• Total disk size of the workload: 1.10 TB
  • All disks of the VMs are thick provisioned in vSphere.

The job runs on a daily basis and keeps 4 restore points.

Job configuration with 4 restore points
Job configuration

I configured the job with a forward incremental scheme.

Job configuration: incremental
incremental backups are used

On the storage side I enabled all settings for compression and deduplication . These settings should result in the most efficient  storage usage.

Compression and deduplication enabled
Compression and deduplication enabled

Cohesity configuration

Now let’s configure the Cohesity version of the same backup job. First of all this cloned job is backing up to the Cohesity repository.  Secondly I change the settings on storage compression and deduplication in Veeam. This part is performed by Cohesity storage.

Cohesity configuration: no compression and deduplication
Cohesity configuration: no compression and deduplication

With the configuration done, it is time to grab a coffee and let the jobs run for some days.

Storage usage compared

After a week of succesful runs, I checked the usage of both runs. First I looked at the Veeam repository. I checked the repository and the total usage of the job is 367GB

Storage usage with Veeam: 367GB
Storage usage with Veeam: 367GB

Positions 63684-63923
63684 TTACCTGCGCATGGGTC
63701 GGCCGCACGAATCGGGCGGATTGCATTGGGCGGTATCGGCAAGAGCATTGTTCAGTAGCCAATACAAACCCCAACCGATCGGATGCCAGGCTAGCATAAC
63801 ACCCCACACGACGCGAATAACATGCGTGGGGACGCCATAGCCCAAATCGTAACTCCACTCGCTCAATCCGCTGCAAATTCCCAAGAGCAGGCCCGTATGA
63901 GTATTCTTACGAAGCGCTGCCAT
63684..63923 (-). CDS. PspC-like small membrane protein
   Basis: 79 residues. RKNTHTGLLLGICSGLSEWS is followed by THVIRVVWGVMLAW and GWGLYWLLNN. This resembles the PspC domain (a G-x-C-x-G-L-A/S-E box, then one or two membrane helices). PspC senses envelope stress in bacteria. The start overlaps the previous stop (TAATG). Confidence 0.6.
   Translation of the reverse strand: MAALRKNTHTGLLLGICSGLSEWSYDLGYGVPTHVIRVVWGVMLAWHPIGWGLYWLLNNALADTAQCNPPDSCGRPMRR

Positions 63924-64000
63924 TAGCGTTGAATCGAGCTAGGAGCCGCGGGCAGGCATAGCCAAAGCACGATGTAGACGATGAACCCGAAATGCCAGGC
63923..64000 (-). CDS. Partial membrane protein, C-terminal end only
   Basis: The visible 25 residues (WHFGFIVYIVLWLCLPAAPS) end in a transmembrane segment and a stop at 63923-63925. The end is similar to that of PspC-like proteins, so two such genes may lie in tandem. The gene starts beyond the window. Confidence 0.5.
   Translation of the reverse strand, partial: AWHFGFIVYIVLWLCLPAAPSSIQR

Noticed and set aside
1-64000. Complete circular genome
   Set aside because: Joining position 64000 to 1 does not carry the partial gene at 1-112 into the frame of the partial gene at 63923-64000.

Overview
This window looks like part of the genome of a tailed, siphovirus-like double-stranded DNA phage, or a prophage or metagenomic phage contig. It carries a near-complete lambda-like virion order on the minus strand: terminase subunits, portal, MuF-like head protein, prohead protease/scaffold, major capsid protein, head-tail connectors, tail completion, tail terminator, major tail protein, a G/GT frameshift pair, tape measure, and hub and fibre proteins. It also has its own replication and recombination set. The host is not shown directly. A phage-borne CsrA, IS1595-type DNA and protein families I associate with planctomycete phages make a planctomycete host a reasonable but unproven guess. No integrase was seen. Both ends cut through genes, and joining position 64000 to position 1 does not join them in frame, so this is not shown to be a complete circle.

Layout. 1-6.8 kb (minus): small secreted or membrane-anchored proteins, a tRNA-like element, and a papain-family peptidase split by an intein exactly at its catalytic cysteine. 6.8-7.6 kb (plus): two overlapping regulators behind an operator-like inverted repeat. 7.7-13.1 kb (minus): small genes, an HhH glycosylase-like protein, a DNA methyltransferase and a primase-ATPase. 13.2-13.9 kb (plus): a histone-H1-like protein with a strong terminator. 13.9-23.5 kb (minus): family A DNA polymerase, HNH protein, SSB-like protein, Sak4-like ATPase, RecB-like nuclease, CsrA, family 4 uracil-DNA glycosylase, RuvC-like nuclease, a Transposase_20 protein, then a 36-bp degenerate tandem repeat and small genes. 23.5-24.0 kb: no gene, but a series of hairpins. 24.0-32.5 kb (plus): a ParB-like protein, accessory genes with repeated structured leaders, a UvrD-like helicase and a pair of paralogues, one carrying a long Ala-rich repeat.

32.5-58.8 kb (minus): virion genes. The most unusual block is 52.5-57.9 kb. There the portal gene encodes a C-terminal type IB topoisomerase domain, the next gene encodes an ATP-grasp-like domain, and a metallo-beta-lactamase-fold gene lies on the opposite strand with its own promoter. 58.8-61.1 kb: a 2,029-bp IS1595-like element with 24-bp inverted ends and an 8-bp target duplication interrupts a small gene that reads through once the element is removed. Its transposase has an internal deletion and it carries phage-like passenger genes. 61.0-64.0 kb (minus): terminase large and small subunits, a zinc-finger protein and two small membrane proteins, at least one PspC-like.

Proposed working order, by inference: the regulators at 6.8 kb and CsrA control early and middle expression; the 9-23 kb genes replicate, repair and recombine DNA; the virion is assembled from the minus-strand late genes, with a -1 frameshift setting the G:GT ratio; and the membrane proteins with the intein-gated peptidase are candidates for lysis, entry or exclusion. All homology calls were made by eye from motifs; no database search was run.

To be sure everything runned good, I looked at the content of the folder. As expected I see the files for the four restorepoints.

Contents of the backup folder
Contents of the backup folder

Let’s look a the Cohesity storage usage.

The share shows a usage of 384GB. This is a little more than Veeam is using.

View storage usage: 384.14GB
View storage usage: 384.14GB

Looking at the share we see that the data on the share according to Windows is using 851GB. The efficiency of the compression and deduplication is clear: a factor of 2.2 is applied to the files.

Storage usage on the share
Storage usage on the share

Conclusions

In this specific case, we can point out the winner: Veeam has been able to save an additional 17GB on the same job. But we do have to take some things into account.

The jobs did not run at the same time. There was a three hour interval between the jobs, this could influence the data to be backed-up.

With the Use per-VM backup setting the backup files generated vary; instead of 5 files with the Veeam Repository, we see 51 files within the Cohesity View. This might influence the usage needed on disk taking filesystem properties into account.

So what about the two numbers. Given the fact that the production workload is 1.1 TB in size and 4 restore points are available (time span of 4 x 24 hours) the compression factors are both great. Veeam needs 32.5% of the production storage, hence resulting in a compression factor of 3.06.

Cohesity on the other hand needs 34.1 % of the production storage, hence resulting in a compression factor of 2.93.